The English Qabala is a system of correspondences used for making magical correlations that is used by some members of the thelemic magic community. Its origins can be traced to some numerological speculation on The Book of the Law (also known as Liber AL ), the revelation channeled by magician Aleister Crowley in 1904. Within the book was a command, "Thou shalt obtain the order & value of the English Alphabet." This was interpreted as a command to find a system of assigning a numerical value to each of the 26 letters of the English alphabet in such a way that it would lead to a meaningful manipulation of the text. The normal way to assign numerical values to the English alphabet is straight numerical order, so that A=1, B=2, C=3, and so forth. This system produced no meaningful results when applied to The Book of the Law.
While Crowley attempted to find such a system, he failed and had hoped that Frater Achad (Charles Stanfeld Jones ), his magical child, would succeed. While Achad made some useful suggestions at the time he was in conversation with Crowley in 1918, he, too, was unable to find the ultimate secret, and soon dropped the problem. Then in 1976, Jim Lees, a British thele-mite, discovered what he believed to be the secret, which he shared with two colleagues—Jake Stratton-Kent and Carol Smith. They published Lees' findings through Kaaba Publications.
Lees had started with Frater Achad's suggestion of using the letters "A" and "L" as a starting point and noted that "L," the second letter in the Hebrew alphabet, was the 12th letter of the English alphabet. (Kabbalah was of Hebrew origin; Qabala is a favored spelling of the term in non-Jewish magical circles). In the end he developed a system of counting every 12th letter in the English alphabet and upon reaching the end of the alphabet, continuing on at the beginning again. In this manner they found a new ordering of the alphabet as: A L W H S D O Z K V G R C N Y J U F Q B M X I T E P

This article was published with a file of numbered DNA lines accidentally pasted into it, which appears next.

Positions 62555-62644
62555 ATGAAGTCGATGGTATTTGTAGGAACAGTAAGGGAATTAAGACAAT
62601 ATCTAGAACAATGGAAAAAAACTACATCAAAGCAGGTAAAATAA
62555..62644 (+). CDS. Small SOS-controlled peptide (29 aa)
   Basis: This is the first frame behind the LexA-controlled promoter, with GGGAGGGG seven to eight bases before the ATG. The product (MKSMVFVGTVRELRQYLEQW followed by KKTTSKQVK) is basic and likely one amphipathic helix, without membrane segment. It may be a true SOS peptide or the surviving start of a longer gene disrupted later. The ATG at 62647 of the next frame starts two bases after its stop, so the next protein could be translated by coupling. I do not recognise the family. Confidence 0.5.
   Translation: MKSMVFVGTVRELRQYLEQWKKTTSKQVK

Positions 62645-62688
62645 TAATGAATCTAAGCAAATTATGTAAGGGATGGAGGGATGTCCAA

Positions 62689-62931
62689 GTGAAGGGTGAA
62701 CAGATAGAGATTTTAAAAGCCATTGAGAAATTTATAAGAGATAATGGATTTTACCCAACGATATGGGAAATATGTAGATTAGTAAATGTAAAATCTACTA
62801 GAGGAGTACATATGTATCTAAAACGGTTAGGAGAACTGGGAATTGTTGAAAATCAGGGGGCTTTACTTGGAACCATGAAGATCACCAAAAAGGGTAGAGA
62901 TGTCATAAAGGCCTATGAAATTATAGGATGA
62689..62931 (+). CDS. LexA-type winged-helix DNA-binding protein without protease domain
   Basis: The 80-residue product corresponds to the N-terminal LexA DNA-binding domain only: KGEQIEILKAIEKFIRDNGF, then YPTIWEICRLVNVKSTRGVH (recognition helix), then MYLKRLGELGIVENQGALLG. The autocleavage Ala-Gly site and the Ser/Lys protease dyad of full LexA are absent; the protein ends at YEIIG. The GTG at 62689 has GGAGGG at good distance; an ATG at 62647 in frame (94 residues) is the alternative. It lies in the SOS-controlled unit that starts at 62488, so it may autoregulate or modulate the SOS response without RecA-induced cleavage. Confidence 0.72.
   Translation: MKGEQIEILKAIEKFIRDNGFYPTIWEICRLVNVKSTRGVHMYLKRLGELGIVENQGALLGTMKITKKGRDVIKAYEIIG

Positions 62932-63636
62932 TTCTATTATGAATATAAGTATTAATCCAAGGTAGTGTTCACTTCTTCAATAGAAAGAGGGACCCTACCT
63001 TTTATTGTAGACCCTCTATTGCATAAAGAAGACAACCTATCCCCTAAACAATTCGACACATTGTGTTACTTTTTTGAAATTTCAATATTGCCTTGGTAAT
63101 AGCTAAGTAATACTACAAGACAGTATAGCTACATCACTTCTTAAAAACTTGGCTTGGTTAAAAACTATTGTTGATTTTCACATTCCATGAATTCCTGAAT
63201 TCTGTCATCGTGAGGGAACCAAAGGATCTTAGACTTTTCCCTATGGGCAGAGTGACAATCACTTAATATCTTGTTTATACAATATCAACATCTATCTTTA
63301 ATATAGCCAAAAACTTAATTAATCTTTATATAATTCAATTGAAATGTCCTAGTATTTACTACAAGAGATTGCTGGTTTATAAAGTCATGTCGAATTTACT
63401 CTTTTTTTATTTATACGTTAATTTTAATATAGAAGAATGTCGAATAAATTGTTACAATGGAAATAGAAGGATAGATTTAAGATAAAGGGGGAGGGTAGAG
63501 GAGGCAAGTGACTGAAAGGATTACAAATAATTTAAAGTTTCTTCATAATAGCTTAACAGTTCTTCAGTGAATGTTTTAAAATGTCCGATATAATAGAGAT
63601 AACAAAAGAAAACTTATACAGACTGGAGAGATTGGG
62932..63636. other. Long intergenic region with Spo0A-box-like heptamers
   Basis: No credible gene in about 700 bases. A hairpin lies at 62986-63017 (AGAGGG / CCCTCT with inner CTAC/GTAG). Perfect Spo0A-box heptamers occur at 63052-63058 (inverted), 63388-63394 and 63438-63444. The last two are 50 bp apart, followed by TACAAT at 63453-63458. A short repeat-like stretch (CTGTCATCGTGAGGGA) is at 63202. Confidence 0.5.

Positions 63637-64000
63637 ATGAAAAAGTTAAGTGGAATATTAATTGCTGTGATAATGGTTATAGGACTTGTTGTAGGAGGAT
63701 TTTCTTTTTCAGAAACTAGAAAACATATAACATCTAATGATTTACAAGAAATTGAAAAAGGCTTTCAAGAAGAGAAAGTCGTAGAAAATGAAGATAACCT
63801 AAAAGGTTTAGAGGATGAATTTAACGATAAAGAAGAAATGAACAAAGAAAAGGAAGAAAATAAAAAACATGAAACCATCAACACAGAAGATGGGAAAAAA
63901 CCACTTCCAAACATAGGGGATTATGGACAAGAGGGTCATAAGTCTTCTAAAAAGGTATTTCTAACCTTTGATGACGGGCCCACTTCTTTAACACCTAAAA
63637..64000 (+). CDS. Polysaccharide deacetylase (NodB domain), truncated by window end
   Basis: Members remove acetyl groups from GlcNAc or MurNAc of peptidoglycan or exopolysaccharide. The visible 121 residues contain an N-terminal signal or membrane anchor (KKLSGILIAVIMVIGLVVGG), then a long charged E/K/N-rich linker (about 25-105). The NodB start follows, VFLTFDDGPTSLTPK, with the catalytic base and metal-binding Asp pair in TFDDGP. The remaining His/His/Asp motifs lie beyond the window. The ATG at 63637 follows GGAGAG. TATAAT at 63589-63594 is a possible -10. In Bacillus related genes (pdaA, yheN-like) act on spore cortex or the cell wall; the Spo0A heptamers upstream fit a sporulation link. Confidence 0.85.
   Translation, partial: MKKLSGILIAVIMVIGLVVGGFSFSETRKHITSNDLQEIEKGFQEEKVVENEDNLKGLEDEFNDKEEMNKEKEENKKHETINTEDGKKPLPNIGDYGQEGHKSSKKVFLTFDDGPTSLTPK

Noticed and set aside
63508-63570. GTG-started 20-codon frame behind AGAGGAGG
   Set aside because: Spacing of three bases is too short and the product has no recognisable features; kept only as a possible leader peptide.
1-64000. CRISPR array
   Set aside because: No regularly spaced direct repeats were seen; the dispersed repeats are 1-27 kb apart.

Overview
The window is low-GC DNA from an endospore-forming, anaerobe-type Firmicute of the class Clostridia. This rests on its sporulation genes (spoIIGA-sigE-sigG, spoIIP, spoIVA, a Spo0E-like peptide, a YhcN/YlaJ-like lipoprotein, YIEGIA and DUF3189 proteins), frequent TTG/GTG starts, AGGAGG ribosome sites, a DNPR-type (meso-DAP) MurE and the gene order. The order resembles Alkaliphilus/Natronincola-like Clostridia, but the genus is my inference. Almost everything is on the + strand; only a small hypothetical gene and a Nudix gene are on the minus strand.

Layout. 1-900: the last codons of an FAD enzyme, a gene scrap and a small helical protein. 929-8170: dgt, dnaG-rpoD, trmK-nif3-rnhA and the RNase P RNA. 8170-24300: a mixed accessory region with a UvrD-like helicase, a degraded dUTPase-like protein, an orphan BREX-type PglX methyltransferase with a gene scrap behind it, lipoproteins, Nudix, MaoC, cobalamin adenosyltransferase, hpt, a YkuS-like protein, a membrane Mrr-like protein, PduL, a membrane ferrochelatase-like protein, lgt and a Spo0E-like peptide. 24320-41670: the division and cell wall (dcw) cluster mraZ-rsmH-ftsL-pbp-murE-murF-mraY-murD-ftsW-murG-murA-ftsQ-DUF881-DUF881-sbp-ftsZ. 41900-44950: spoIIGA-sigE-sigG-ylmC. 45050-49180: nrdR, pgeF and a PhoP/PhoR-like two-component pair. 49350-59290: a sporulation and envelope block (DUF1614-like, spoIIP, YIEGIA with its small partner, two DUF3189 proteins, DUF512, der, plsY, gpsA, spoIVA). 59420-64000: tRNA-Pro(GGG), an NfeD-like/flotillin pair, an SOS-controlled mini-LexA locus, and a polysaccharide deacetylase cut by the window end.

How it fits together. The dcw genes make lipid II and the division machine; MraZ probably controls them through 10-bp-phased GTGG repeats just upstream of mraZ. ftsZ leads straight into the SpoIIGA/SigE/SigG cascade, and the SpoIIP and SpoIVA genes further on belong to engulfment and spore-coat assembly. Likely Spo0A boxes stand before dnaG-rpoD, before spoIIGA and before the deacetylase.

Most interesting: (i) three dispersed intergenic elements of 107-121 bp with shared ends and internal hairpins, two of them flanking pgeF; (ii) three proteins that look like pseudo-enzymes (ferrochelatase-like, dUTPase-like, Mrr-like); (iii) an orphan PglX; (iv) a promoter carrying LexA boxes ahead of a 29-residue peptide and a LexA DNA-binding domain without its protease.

He assigned each letter a numerical value such that A=1, L=2, W=3, and so forth. Playing with the new letter/numberequivalents, Lees and his associates discovered that all of a sudden, the text of The Book of the Law began to yield what thelemites would consider useful and meaningful results. Those who first worked with the numbering system found some immediate confirmation in the striking anomalies in The Book of the Law. One appeared in a page of the original manuscript of Liber AL, a copy of which is generally reporduced in printing of the typeset text. It contains a grid imposed on the text, and a line drawn diagonally across the text. Assuming the new ordering of the alphabet for the new Qabala, Lees and his associates found the new ordering appeared prominently in relation to the grid. Stratton-Kent applied the new system to verse II, 76 of Liber AL, which contains a seemingly random set of letters and numbers. He gave all of the letters numerical value, with a central "X" serving as a multiplication symbol. The end result was 17x11=187, the numerical value of the phrase "English alphabet."
At this point Frater Damon and Soror Ishtaria of the Hermetic Alchemical Order of the QBLH began to work with the basic information. Sorar Ishtaria developed a computer program, "Lexicon," to manipulate the text more quickly, and began to generate new correspondences. Information on the English Qabala circulated through The New Equinox: British Journal of Thelema, which Lees and Carol Smith assumed editor-ship of for Ray Sherwin in 1980, and other publications. Over the years, the QBLH has continued to work with the English Qabala. It has subsequently been adopted for use by other thelemic groups and has been the catalyst for the formation of completely new groups, such as the Gnostic Alchemical Church of Typhon-Christ.
Cherubim, David (Frater Aurora Aureae). "The New Qabalah and the Tree of Life." http://members.aol.com/CSahk/qabalah.html. May 20, 2000.
"The English Qabala." http://www.geocities.com/Hollywood/1800/alav.htm. May 20, 2000.
QBLH, Frater D. T. "The New Aeon English Qabala: A Brief Introduction." http://www.thelema.net/TextOnly/naeq/naeq.html. May 20, 2000.